by Jon Guze
Senior Fellow, Legal Studies, John Locke Foundation
On October 7, 1969, the Montreal Police called a wildcat strike. Next morning, the Montreal Gazette described the result:
Hundreds of looters swept through downtown Montreal … as the city suffered one of the worst outbreaks of lawlessness in its history. Hotels, banks, stores and restaurants … had their windows smashed by rock-tossing youths. Thousands of spectators looked on as looters casually picked goods out of store-front windows.
Canadians were horrified by the breakdown in public order that followed the withdrawal of the Montreal police, but they probably weren’t particularly surprised. That police presence helps maintain public order and deters crime, and that an announced withdrawal of police presence might lead to an increase in crime and disorder: these are matters of common sense for most people.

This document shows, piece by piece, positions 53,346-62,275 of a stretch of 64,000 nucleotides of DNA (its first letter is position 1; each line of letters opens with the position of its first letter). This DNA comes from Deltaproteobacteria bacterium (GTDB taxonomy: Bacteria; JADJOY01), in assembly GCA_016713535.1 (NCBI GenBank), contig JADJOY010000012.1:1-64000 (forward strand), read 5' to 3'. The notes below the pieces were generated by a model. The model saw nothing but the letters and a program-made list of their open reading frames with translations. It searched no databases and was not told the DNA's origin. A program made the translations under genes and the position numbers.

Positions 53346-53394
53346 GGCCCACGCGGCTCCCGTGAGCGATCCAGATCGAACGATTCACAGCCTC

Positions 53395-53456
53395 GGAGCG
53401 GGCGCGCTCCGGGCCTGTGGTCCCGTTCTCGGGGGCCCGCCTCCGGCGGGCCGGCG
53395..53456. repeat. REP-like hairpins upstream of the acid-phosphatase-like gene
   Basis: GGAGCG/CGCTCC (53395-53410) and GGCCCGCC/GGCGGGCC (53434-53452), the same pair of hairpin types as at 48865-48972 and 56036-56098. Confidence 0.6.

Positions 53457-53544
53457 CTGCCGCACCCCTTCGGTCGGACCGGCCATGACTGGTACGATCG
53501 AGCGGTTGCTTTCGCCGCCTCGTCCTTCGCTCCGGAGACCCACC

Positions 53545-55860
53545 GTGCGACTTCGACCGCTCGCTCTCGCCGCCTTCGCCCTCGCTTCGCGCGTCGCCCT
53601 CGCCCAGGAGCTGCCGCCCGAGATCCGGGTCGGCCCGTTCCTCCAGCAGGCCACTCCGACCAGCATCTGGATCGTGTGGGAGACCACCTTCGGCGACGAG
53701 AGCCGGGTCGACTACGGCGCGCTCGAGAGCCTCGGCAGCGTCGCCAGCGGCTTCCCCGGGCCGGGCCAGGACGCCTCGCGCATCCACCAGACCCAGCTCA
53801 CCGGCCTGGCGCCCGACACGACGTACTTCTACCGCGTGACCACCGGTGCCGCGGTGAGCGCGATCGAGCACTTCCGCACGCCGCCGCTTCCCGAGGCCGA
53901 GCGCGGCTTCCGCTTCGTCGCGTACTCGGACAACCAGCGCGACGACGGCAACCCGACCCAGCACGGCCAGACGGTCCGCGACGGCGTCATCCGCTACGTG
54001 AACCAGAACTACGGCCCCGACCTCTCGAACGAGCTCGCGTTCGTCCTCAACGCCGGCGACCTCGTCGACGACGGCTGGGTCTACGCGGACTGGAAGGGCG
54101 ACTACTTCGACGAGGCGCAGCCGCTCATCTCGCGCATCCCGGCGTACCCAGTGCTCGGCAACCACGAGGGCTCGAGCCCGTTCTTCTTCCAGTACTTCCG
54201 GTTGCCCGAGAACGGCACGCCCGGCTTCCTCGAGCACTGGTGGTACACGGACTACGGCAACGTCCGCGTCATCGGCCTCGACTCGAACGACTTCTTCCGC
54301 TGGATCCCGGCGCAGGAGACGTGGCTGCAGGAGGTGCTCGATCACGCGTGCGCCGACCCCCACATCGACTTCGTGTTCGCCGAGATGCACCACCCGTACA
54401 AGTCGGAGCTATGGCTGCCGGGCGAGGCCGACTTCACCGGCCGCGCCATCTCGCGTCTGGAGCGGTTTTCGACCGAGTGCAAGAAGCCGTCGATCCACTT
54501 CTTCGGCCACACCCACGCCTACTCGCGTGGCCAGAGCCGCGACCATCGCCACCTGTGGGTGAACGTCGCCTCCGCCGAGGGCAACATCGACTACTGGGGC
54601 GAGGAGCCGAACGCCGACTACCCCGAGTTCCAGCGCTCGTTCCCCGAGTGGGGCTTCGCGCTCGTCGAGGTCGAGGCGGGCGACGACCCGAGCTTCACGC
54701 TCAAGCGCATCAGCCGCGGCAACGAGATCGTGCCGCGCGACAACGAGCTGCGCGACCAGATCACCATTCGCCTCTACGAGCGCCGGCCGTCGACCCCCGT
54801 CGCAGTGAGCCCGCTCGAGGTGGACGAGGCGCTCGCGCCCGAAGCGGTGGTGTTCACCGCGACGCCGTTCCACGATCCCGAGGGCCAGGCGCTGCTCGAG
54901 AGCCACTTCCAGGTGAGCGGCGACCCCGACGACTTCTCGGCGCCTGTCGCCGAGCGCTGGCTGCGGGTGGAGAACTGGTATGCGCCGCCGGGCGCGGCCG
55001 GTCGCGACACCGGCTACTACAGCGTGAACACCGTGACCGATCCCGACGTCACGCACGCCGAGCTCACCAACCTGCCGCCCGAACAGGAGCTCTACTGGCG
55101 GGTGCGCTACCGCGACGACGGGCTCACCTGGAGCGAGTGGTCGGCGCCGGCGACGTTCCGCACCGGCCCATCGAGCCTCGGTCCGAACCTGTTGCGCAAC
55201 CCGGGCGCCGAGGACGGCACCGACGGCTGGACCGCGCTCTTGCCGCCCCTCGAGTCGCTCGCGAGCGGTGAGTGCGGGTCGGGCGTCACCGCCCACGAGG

Common sense can be wrong, of course. Psychological and sociological phenomena are complex and poorly understood, and our intuitions can sometimes lead us astray about such things. Not in this case, however. A large and growing body of academic literature corroborates the commonsensical view of the matter: police presence deters crime.
In 2002, economist Steven D. Levitt published a paper in which he summarized four recent studies of the impact of police presence on crime, including two of his own: